Regarding Booker T. Washington’s ideas for the improvement of black life, were these ideas realistic or not? How were these ideas a product of his upbringing and background?

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Ashley Kannan eNotes educator| Certified Educator

I tend to think that Washington's ideas regarding how people of color can advance in American society were very realistic.  The criticism that thinkers like Du Bois made against Washington were that his ideas were "too realistic."  They did not allow for an expansion of the moral, intellectual, and political imagination of African- Americans.

Washington emphasized industrial training and vocational preparation for African- Americans.  The famous line of "cast down your bucket where you are" clearly suggested that African- Americans did not need to migrate to the North or envision anything more than what was directly in front of them.  This is extremely realistic.  Washington suggested that African- Americans "learn to dignify and glorify common labour and put brains and skill into the common occupations of life.” This is a very realistic position for millions of African- Americans who knew only of "the common occupations for life."  It was through this that Washington saw eventual equality as possible, as “a blotting out of sectional differences and racial animosities . . . and a willing obedience among all classes to the mandates of law.”  Washington did not directly advocate political or economic enfranchisement.  His position was realistic because it did not seek to disrupt the Status Quo in the immediate sense:  “Let us give the black man so much skill and brains that he can cut oats like the white man; then he can compete with him.”  Many White Americans were fine with African- Americans learning to "cut oats," as opposed to running for political office, seeking to own their own business, and demanding for political equality.  In this light, Washington's ideas were realistic.  Where the lack of realism might exist was in Washington's belief that embracing a functional and vocational perspective without any immediately further demand for enfranchisement would eventually lead to political, social, and economic equality.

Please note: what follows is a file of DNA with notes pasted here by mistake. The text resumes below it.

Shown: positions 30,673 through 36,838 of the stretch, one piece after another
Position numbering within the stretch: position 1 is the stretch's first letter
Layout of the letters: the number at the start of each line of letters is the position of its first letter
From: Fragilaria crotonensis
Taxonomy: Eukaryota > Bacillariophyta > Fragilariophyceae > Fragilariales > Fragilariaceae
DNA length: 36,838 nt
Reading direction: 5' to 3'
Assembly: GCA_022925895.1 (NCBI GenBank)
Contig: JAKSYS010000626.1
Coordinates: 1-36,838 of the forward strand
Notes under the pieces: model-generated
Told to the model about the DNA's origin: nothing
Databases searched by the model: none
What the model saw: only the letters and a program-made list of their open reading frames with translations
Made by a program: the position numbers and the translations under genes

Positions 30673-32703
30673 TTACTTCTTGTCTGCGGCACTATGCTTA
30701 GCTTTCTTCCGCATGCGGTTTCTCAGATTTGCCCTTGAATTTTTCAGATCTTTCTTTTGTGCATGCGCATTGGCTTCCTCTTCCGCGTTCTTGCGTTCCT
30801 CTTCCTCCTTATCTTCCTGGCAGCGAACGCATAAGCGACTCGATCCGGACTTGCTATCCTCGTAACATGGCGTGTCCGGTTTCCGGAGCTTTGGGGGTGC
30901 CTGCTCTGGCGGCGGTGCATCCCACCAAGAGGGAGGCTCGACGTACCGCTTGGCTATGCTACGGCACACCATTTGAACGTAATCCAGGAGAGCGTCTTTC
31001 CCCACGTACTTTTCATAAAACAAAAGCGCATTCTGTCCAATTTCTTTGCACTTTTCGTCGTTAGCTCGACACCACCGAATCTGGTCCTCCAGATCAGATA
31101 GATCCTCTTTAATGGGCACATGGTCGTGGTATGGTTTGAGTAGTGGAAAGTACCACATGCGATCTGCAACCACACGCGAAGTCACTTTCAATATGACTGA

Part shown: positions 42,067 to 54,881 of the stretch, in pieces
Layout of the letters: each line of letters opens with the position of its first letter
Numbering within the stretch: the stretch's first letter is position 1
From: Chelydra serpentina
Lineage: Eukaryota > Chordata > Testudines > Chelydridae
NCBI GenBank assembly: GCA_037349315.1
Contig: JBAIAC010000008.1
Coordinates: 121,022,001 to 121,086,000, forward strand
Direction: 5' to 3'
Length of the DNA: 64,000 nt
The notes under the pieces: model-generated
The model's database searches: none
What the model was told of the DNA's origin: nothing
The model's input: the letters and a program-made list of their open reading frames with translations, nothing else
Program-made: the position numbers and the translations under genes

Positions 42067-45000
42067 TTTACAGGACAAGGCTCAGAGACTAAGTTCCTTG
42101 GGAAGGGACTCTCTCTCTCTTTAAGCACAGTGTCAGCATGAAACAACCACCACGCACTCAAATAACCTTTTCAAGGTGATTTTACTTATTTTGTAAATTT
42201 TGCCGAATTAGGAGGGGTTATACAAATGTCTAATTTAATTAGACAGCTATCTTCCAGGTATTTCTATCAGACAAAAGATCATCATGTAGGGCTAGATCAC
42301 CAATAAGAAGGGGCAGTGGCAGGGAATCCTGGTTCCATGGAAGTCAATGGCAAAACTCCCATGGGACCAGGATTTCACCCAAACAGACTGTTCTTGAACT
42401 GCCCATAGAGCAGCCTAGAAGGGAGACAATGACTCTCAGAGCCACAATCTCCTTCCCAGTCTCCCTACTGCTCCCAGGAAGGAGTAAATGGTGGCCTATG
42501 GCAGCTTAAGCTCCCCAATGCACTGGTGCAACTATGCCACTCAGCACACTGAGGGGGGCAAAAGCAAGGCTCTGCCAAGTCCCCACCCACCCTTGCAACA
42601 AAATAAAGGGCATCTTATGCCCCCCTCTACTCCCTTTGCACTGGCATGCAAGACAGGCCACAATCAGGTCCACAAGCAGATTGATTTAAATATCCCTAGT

Washington's ideas were a result of his own background.  His own upbringing was an embodiment of the "hard work" and sense of personal industriousness that was intrinsic to his own narrative.  Washington had to work in manual labor and in positions of subservience in order to develop the foundation that would enable him to achieve an education.  There was struggle from the bottom of life in order to facilitate upward mobility.  Washington sincerely believed that this blueprint could be the easiest path for African- Americans to embrace.  Through this, believed that eventual equality could be envisioned.  Washington did not fully foresee how much his position would be used by Whites who were more than happy to see African- Americans "cast down their buckets" and not ask for anything else that could resemble their right to entitlement in the American Dream."  It was here in which Washington becomes quite a tragic figure as he found that his philosophy was easily coopted by individuals that stood as the antithesis in his life's work of helping African- Americans achieve their share of the American Dream.